Of course, by the time I finally hauled the bags out of the car, the sun was practically down, and I barely had time for a shot - a poor return for a very long drive. Distracted (I have been)? Stupid (I may be)? Losing my touch (I could be)? Anyway, here is my poor best. If I can't do better than this, maybe tiddlywinks beckons.

Ah well, art mirrors life as ever - there are days when whatever you do is wrong.

In the meantime, the techniques here are fairly straightforward. On the first shot we have a leading line down the steps and along the sunlit water. The second uses one rock to add interest to the foreground, and is done with an extreme wide angle. The first, to my mild surprise, appears to be quite popular...

Saturday 19 December 2009

Shooting Long And Shallow - 19/12/2009

A lot of people think long lenses are a way of avoiding having to walk. They aren't. They are for compressing distances and creating shots where everything seems much more tightly packed than it actually is. I've also used a shallow depth of field, or opened the lens up, to focus the eye on the central action - the background is deliberately soft.

Having said yesterday that photography is hard, street shooting like this is easy (in terms of physical effort anyway). You just need to keep your eyes open, and imagine how things would look through different lenses and from different angles. In turn, wandering around a city trying to find photo opportunities, as opposed to snapping obvious landmarks, is a great way to develop a sense of place.

The location, of course, is my favourite city, Lisbon. Lisboa is what Paris is supposed to be, but so very rarely is: scattered with pavement cafes, featuring a busy nightlife, laden with wonderful street scenes, full of friendly people, and easy to get around. When I'm in a city mood, this is where I want to be. I can't think of a better place to conduct a romance either. Mind you, I find my liver needs a few days off afterwards.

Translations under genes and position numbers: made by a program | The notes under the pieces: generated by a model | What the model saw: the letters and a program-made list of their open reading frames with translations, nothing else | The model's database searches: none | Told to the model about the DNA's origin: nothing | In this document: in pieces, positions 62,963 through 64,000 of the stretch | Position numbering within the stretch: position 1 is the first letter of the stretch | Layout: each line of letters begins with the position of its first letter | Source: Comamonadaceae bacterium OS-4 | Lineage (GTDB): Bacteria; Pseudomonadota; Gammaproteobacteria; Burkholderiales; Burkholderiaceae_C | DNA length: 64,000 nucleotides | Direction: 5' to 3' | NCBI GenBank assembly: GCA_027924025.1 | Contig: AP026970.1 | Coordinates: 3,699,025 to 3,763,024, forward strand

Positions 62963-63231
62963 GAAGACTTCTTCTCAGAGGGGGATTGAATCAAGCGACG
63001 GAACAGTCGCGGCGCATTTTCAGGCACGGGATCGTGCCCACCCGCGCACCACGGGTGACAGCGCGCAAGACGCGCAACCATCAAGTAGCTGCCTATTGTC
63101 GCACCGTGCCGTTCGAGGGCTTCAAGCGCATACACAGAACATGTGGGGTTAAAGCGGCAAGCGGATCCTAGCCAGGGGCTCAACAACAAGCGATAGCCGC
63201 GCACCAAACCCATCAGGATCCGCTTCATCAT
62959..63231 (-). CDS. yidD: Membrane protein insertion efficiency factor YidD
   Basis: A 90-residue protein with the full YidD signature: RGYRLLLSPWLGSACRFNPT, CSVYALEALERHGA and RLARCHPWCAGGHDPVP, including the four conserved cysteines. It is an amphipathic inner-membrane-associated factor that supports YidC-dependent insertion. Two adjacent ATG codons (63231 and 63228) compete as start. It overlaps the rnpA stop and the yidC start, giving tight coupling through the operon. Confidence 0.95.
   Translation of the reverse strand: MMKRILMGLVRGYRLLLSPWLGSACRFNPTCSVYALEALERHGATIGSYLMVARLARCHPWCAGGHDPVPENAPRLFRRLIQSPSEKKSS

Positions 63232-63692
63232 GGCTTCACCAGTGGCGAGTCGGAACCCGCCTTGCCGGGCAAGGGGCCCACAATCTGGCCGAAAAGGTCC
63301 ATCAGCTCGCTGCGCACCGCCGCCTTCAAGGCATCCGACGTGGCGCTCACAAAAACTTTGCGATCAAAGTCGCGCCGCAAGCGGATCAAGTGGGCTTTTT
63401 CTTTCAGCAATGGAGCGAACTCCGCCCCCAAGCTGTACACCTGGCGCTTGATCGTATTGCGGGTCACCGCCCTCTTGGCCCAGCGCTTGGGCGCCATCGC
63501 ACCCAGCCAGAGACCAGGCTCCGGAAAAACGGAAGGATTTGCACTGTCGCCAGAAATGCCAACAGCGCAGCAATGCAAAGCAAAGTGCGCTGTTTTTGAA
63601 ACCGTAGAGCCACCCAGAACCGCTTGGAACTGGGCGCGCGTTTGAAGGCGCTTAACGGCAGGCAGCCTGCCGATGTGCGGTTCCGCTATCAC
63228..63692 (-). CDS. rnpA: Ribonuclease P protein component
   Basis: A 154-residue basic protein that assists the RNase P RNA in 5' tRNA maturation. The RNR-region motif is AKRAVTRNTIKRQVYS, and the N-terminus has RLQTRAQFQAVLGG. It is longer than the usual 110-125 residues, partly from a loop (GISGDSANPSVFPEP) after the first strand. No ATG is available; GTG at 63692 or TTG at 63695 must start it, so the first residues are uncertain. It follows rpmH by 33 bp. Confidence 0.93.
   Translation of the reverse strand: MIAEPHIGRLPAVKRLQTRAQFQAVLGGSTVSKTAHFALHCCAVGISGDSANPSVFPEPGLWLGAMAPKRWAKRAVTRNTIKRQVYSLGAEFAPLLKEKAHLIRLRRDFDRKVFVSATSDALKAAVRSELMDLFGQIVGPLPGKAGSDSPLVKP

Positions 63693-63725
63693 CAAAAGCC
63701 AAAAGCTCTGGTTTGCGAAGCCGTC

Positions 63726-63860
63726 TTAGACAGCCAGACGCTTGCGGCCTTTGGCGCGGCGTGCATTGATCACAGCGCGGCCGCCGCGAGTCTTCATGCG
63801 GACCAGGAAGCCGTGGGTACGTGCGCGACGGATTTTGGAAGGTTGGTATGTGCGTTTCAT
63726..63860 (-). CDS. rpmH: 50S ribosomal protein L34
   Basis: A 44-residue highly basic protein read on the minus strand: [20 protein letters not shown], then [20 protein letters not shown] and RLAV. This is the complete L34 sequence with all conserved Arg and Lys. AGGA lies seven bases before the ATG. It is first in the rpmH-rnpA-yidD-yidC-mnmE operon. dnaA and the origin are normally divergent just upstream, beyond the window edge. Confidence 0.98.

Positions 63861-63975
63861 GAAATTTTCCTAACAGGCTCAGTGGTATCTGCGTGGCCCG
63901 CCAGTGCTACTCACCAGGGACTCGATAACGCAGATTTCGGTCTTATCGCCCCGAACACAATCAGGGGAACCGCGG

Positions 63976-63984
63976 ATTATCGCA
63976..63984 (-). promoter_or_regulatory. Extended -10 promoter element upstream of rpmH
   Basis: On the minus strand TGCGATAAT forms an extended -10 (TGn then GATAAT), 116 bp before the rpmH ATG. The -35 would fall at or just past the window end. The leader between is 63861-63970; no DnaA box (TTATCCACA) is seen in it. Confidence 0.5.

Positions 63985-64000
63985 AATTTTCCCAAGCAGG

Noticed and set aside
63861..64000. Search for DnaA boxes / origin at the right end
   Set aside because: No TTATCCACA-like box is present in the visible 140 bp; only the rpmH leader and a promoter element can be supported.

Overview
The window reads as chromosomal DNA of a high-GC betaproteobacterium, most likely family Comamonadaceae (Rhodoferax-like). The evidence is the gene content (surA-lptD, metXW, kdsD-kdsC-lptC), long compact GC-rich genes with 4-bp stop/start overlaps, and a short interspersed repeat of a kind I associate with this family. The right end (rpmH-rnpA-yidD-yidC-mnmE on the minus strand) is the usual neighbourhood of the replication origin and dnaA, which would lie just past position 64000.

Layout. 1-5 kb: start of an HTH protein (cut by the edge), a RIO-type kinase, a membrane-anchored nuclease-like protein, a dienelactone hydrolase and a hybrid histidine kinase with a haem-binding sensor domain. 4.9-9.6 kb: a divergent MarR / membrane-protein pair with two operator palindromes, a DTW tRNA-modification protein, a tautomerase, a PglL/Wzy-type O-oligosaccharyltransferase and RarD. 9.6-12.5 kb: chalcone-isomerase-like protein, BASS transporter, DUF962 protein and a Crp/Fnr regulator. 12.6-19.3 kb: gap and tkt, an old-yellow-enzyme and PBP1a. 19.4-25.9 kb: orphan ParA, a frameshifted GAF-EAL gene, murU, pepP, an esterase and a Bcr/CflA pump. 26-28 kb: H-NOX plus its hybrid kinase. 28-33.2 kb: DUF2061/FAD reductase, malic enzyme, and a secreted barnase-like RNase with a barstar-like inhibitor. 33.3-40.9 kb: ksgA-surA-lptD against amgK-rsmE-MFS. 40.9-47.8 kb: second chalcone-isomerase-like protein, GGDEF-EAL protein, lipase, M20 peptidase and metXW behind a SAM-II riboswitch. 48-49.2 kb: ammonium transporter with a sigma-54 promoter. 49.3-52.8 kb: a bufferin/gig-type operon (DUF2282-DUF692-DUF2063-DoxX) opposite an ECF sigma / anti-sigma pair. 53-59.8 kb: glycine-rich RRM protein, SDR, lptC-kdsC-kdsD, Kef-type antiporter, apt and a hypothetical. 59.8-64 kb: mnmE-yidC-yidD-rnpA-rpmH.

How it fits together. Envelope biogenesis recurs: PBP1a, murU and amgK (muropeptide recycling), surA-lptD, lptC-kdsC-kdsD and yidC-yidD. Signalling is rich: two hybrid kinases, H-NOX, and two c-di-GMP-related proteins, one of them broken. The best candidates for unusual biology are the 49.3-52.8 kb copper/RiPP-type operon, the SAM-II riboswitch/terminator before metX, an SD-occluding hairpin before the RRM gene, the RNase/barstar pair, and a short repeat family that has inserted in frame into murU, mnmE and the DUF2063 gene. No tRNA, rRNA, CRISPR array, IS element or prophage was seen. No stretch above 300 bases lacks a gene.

The weather has returned to normal now, so the cameras are packed, the car is loaded, and we'll see if we can make this a blog as opposed to a photography course tomorrow.

Friday 18 December 2009

You're Going To Hurt Yourself Doing That - 18/12/2009

This isn't going well. The idea was that, as I eased my way back into full time photography, I'd share what I did, and how, and why, with anyone daft enough to read about it. However, although the cameras are packed and ready to roll, the weather is against me. So here we are again, back in the archives.

This is one of those shots that always attracts the inane and ignorant question "Did you Photoshop that?" And the answer is "No, or not in the sense you mean." You don't get good photos by wandering about, having a nice time, and clicking when you feel like it (or not often, anyway). You get good shots by watching the weather, being aware of things like tide tables, knowing your locations, carting piles of junk around to places far away when you'd rather be at home, taking risks, getting wet, and hurting yourself.